On 6 September 2023 the House of Lords is due to debate the following motion:

Baroness Lane-Fox of Soho to move that the Grand Committee takes note of the report from the Covid-19 Committee ‘Beyond digital: Planning for a hybrid world’ (1st Report, Session 2019–21, HL Paper 263).

1. House of Lords Covid-19 Committee report

The House of Lords Covid-19 Committee published its report ‘Beyond digital: Planning for a hybrid world’ on 21 April 2021. The committee concluded people’s increased dependency on the internet during the pandemic had accelerated many pre-existing digital trends. This included a growth in online shopping, online GP appointments, the automation of some jobs and increased remote working. While the committee noted some individuals, businesses and organisations had adapted relatively easily to this change, it argued many had not. The committee concluded the first year of the pandemic had exposed “huge inequalities”, including those experienced by:

[…] the children who have lost a year of schooling for want of a laptop and an internet connection; the businesses that could not move their trade online because they lacked the skills or broadband access to do so; those who have spent the year isolated and alone, not able to join an online community group or religious service because they have never used the internet and would not know where to start.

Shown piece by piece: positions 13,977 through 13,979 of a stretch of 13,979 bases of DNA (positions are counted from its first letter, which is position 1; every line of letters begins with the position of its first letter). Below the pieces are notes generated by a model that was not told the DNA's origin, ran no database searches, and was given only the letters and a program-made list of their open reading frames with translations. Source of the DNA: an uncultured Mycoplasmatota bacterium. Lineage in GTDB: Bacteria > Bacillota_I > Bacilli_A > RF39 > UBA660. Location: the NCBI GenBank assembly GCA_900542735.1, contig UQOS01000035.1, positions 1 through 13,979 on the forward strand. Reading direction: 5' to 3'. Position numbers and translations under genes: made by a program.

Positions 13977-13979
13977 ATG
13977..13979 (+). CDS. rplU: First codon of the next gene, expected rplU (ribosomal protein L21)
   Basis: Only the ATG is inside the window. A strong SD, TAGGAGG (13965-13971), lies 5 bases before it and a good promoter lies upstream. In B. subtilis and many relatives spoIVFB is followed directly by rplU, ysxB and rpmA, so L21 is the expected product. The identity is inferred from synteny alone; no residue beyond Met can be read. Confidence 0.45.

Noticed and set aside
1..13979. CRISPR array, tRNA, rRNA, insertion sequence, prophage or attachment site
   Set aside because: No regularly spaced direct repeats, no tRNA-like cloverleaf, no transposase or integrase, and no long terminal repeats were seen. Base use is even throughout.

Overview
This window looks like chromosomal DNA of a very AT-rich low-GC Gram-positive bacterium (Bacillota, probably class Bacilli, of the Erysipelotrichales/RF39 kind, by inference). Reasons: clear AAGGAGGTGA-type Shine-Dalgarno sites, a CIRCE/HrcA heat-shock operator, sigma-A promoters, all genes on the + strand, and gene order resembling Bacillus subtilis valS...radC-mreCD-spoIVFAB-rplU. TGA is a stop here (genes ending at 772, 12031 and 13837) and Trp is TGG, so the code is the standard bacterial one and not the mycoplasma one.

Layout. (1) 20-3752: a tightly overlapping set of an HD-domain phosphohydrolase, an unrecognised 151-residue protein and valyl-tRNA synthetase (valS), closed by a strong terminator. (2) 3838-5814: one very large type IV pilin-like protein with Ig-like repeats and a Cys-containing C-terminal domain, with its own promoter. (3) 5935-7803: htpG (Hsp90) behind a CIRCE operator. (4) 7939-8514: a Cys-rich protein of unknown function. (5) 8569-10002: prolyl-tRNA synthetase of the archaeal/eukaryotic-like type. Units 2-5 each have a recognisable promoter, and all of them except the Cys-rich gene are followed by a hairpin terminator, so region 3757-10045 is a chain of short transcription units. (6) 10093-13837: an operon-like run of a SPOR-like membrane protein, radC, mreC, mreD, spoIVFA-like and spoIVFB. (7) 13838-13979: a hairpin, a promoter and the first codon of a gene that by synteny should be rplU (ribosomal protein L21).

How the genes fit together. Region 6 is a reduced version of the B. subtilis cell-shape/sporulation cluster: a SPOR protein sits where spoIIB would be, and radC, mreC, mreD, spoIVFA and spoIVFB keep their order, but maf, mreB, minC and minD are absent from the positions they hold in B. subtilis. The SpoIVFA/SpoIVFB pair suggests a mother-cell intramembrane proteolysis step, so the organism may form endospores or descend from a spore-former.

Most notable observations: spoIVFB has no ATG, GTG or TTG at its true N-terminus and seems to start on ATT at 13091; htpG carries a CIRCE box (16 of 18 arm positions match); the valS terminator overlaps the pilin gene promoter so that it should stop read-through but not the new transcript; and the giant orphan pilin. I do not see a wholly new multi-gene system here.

The committee said many found digital technology a “poor substitute for ‘in person’ services and interactions”. It also noted those who could not afford a computer or an internet connection were severely disadvantaged during the pandemic. However, it also found some people had benefited from the shift to digital. The committee argued these benefits should not be lost as a result of the expected “return to normal”.

1.1 Recommendations

The committee made recommendations across a variety of different policy areas, including health, education and employment. Its recommendations included:

  • Overall responsibility for the government’s digital policies should sit with the Cabinet Office rather than with the then Department for Digital, Culture, Media and Sport (DCMS). The committee argued this was necessary because the impact of digital technology and the speed of change affected all areas of government policy.
  • The government’s planned digital strategy should be a “hybrid strategy” which builds a “cohesive relationship” between online and offline services. The committee also argued the digital strategy should address the gap between the “digital ‘haves’ and ‘have nots’” and there should be a detailed equality impact strategy published alongside it.
  • The government should work with service providers to ensure those in poverty and on low incomes were provided with the means of accessing the internet. The committee also recommended the government should consider introducing a legal right to internet access and digital infrastructure.
  • The government should set an ambitious target for improving digital literacy and increasing investment in digital skills, both in the school curriculum and adult education. The committee also recommended the government should work with training providers and professional bodies to ensure teachers and medical professionals had the necessary digital skills.